The maritime community has served this nation well for 400 years.
Eight years ago today, on 9/11, our marine transportation system and the people who serve it were very visible in New York Harbor. They mobilized a massive waterborne evacuation of an estimated 500,000 people from Manhattan, summoning an armada of more than 100 vessels. The result was the largest waterborne evacuation since Dunkirk in World War II.
I commend their dedication, professionalism, and compassion throughout that crisis. Indeed, this nation should be grateful for all they do-–whether during a time of crisis, or on a day-to-day basis.
That's why it's disconcerting to me that this community has been so hard hit recently by job losses that exceed the national average. And that's why it's so important that we've awarded over $21 million to 3 ports through the Recovery Act, with a grant to a 4th port in the works.
But, when this economy recovers, marine transportation capacity will be even more important to this nation.
That's why, also through the Recovery Act, we've awarded $100 million in Small Shipyard Grants. And that's why the Maritime Administration has encouraged investing more than $200 million in public-private port development funds to support critical port modernization and expansion efforts. These partnerships combine federal, state, and local resources.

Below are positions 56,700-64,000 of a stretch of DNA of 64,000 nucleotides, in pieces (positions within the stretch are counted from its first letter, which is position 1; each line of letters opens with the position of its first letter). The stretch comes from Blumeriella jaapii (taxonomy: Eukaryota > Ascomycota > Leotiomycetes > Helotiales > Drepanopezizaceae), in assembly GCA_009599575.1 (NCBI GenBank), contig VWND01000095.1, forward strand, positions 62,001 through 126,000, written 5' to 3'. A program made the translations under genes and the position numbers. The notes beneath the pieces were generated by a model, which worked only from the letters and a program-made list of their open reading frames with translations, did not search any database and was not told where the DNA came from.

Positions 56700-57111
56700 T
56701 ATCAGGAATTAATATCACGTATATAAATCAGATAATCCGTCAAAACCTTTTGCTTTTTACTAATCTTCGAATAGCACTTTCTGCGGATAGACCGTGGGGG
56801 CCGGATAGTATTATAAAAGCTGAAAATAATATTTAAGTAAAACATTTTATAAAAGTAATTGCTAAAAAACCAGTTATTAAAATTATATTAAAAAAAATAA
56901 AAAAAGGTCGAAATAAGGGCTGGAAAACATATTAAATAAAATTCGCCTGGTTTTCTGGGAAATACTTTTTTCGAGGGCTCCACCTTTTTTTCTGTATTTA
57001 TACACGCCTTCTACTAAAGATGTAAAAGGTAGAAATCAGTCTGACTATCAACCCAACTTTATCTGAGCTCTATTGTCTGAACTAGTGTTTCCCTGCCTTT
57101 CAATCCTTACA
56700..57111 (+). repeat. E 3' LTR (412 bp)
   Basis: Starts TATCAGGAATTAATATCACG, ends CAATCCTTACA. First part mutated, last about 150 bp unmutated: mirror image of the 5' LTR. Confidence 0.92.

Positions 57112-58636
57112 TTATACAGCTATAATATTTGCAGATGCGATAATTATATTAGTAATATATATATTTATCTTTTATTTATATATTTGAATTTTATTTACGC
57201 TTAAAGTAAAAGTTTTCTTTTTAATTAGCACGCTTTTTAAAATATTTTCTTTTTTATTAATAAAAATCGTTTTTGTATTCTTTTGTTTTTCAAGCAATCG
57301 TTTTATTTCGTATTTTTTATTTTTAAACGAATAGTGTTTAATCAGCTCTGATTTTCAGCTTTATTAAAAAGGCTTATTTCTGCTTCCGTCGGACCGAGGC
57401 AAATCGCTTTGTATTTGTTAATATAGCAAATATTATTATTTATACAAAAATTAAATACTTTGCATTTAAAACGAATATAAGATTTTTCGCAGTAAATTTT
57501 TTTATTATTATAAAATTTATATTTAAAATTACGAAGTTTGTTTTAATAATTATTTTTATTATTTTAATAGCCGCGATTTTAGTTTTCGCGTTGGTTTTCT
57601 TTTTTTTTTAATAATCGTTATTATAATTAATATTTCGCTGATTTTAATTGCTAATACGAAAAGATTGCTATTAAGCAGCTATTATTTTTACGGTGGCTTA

In addition to these public-private partnerships, we are also committed to doing more with America’s Marine Highway--our system of over 25,000 miles of coastal, inland, and intra-coastal waterways that move freight. The President’s budget includes funding to help start new Marine Highway services or expand existing services. Congress is also considering a long-term competitive grant program to fund these services.
The Marine Highway program will expand the use of this valuable, but underutilized, national network, so we can reduce congestion on our roads and move more freight and passengers in a greener, more efficient manner. It will help make even landlocked communities more livable and will generate jobs aboard vessels and ashore.
America's ports, shipyards, and mariners have served this nation proudly since the first intrepid sailors left their home shores in the 17th century. At DOT, we are working to provide them the resources and support they need to continue that proud service in America's 21st century economy.